Was there a plane crash here in the 1960s?
AT ABOUT 4:20 PM on December 4, 1965, Eastern Air Lines flight 853, a Lockheed Super Constellation, was headed southwest from Boston toward Newark with 54 people aboard. The tri-tailed propliner was at 10,000 feet when the pilots, Capt. Charles White and First Officer Roger Holt, spotted a TWA 707 close and converging rapidly. “Look out!” Holt shouted, whereupon he and White pulled hard on their control wheels. Unfortunately, the two airplanes sliced into each other.
Although their aircraft lost some 25 feet of its left wing, the TWA crew managed to land their crippled jet
at JFK. The Eastern crew was not so fortunate. Its tail had taken a direct hit, but the pilots managed some control by jockeying their four throttles. Descending over Danbury Airport at 2,000 feet, White told the passengers a crash was imminent. Spotting a pasture two miles ahead—halfway up Ridgefield’s Hunt Mountain—he used asymmetric thrust to align his aircraft and moments before impact, jammed the throttles forward, thereby pitching the nose up, and allowing the Connie to pancake on to the upslope.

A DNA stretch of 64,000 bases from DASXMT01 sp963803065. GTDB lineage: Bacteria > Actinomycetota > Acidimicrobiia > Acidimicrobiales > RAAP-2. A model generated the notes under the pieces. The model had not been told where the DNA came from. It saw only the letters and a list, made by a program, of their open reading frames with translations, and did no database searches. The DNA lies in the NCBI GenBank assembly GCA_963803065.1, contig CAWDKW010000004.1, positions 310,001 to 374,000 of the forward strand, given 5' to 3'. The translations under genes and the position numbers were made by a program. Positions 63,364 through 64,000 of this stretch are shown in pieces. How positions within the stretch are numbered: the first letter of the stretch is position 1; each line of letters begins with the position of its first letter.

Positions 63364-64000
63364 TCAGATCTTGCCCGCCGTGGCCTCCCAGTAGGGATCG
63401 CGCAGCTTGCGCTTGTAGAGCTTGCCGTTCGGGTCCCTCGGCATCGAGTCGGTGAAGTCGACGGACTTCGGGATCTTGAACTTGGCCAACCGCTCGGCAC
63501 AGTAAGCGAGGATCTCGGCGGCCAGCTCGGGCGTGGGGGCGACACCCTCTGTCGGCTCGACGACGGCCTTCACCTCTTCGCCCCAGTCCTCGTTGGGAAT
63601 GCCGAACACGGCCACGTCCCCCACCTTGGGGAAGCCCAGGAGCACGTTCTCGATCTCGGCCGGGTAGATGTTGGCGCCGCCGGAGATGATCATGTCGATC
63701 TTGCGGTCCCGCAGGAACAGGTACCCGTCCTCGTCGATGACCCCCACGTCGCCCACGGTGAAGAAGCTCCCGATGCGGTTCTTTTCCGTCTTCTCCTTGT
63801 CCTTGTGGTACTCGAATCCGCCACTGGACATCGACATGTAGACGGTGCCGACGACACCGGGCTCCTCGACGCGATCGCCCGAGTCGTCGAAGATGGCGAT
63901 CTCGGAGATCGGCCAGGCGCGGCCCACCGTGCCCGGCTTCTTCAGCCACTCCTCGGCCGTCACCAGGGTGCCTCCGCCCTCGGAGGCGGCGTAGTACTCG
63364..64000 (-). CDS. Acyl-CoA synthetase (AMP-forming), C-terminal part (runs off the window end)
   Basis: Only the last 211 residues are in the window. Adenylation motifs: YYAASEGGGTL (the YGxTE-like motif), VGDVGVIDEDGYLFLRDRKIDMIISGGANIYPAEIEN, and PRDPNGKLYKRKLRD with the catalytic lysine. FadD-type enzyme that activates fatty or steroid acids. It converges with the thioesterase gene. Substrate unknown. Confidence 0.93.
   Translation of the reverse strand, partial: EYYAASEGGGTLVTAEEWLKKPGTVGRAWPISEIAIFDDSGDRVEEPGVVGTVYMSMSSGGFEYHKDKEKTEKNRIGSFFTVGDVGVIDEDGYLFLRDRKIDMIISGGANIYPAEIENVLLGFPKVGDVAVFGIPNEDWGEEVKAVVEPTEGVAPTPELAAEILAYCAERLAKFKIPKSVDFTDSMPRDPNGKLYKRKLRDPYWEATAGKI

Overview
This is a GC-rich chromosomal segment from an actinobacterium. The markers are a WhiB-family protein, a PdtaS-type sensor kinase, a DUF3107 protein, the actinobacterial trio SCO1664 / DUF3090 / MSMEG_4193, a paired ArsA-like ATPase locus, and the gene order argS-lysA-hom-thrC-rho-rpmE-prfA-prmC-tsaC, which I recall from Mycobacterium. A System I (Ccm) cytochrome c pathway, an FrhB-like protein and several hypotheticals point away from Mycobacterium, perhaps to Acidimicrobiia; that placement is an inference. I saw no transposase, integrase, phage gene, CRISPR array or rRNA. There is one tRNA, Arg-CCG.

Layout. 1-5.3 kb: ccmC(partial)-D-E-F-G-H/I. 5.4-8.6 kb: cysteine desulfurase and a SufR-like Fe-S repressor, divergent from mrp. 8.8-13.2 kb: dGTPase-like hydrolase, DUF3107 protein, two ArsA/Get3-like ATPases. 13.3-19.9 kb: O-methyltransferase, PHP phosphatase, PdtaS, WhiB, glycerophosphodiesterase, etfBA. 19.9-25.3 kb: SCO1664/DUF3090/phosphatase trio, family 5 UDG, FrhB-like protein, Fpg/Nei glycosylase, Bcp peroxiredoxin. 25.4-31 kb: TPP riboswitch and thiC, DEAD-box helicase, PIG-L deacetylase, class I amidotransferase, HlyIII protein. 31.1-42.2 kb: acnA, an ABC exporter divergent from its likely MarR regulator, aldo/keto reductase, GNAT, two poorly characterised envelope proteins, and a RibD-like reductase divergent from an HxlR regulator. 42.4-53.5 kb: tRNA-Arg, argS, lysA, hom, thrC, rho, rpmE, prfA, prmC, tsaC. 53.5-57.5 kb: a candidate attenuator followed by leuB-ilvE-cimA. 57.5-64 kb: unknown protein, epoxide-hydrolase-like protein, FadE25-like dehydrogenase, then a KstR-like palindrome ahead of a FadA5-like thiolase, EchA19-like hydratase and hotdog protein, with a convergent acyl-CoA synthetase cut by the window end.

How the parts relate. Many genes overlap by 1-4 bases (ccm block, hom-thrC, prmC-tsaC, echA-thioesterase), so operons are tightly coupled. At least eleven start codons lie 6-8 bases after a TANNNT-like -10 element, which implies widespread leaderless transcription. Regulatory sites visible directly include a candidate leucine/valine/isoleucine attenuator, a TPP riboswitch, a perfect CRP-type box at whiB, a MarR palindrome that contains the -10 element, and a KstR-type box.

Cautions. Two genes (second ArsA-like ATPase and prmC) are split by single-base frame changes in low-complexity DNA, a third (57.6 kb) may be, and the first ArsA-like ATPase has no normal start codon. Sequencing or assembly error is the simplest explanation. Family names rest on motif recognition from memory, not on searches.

The aircraft’s wings struck trees, tearing loose all four engines and breaking the fuselage into three sections, but seemingly everyone aboard miraculously survived the impact and exited the wreckage. However, when White learned that one passenger remained trapped within, he re-entered the burning hulk—and died there. Two other injured passengers later succumbed at Danbury Hospital.